#SaveOurVenues was an enormous success, raising £3.8 million and allowing the Trust to offer support to around 920 venues across the UK. The campaign received funding from a number of large private organisations (including Amazon Music and Beggars Group Record Company) as well as significant donations from the British public, lending credence to the immense social value of independent music venues.
As well as providing financial support, the Music Venues Trust has more ambitious plans to help venues succeed after COVID-19. The new campaign, known as Own Our Venues, is an attempt to crowdfund enough investment to entirely purchase selected UK venues, eliminating the costly tenancy agreements that 93% of independent music venues are locked into.
Putting a venue under private ownership provides an additional safety net for financially vulnerable venues following the economic downturn from COVID-19. 67% of the payouts from the government’s Culture Recovery Fund were paid to landlords. This statistic indicates that much of the debt venues are currently struggling under could be eliminated if they didn’t have to pay rent, and the Own Our Venues campaign hopes to facilitate this.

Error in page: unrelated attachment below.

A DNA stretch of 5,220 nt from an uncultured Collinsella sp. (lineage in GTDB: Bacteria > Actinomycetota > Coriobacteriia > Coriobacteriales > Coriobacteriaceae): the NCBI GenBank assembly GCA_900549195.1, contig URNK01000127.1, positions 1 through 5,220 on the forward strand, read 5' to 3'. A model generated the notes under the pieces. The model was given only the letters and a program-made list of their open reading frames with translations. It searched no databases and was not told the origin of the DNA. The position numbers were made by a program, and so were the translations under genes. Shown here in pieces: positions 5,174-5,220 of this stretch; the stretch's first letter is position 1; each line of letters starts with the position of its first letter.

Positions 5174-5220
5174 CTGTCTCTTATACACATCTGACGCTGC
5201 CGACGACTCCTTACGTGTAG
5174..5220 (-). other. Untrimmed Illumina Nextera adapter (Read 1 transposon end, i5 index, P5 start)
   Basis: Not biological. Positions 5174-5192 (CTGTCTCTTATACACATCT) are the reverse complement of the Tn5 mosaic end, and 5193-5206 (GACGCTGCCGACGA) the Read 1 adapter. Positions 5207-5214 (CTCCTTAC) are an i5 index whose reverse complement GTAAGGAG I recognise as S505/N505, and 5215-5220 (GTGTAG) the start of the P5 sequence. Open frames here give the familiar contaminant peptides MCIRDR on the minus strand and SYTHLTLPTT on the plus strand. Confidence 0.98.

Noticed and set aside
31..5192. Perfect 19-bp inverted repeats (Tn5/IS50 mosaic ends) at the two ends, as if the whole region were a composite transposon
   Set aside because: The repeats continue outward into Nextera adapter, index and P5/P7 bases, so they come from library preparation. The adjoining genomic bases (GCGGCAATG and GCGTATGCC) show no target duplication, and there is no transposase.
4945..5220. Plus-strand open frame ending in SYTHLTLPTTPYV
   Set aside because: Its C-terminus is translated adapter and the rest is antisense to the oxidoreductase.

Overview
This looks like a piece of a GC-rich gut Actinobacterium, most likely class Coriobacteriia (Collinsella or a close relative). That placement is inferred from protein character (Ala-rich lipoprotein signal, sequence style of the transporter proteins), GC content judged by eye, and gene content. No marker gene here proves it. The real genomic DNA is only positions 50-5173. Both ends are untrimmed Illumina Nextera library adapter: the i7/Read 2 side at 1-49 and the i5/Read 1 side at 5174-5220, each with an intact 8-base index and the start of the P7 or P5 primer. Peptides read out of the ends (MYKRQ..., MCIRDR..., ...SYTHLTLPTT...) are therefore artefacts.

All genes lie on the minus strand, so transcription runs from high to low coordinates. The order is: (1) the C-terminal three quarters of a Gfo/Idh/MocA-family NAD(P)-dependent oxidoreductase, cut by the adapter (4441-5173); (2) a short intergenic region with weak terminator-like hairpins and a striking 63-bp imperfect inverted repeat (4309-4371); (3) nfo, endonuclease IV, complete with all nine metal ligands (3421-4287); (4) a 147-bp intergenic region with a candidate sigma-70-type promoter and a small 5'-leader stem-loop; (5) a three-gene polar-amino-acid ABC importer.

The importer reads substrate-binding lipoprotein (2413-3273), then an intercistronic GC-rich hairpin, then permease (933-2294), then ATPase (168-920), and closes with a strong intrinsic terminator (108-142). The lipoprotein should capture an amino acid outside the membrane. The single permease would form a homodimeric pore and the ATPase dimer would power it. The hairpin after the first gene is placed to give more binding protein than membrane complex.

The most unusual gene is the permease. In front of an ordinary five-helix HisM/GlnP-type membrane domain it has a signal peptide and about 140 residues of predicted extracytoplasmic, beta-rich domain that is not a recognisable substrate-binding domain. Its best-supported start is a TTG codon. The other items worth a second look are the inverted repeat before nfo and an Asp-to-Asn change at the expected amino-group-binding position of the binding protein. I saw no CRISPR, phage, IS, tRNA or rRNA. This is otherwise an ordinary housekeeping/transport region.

By helping music venue operators get free from the financial demands of their landlords, the Music Venues Trust hopes that they can prevent more venue closures. However, the campaign has only raised £292,000, a far cry from the Trust’s £2.5 million goal. Without significant funding soon, this campaign is unlikely to see the same success as #SaveOurVenues.
A look to the future
Unfortunately, bar and nightclub industry analysis indicates that the future may not be bright for nightlife in the UK unless something significantly changes.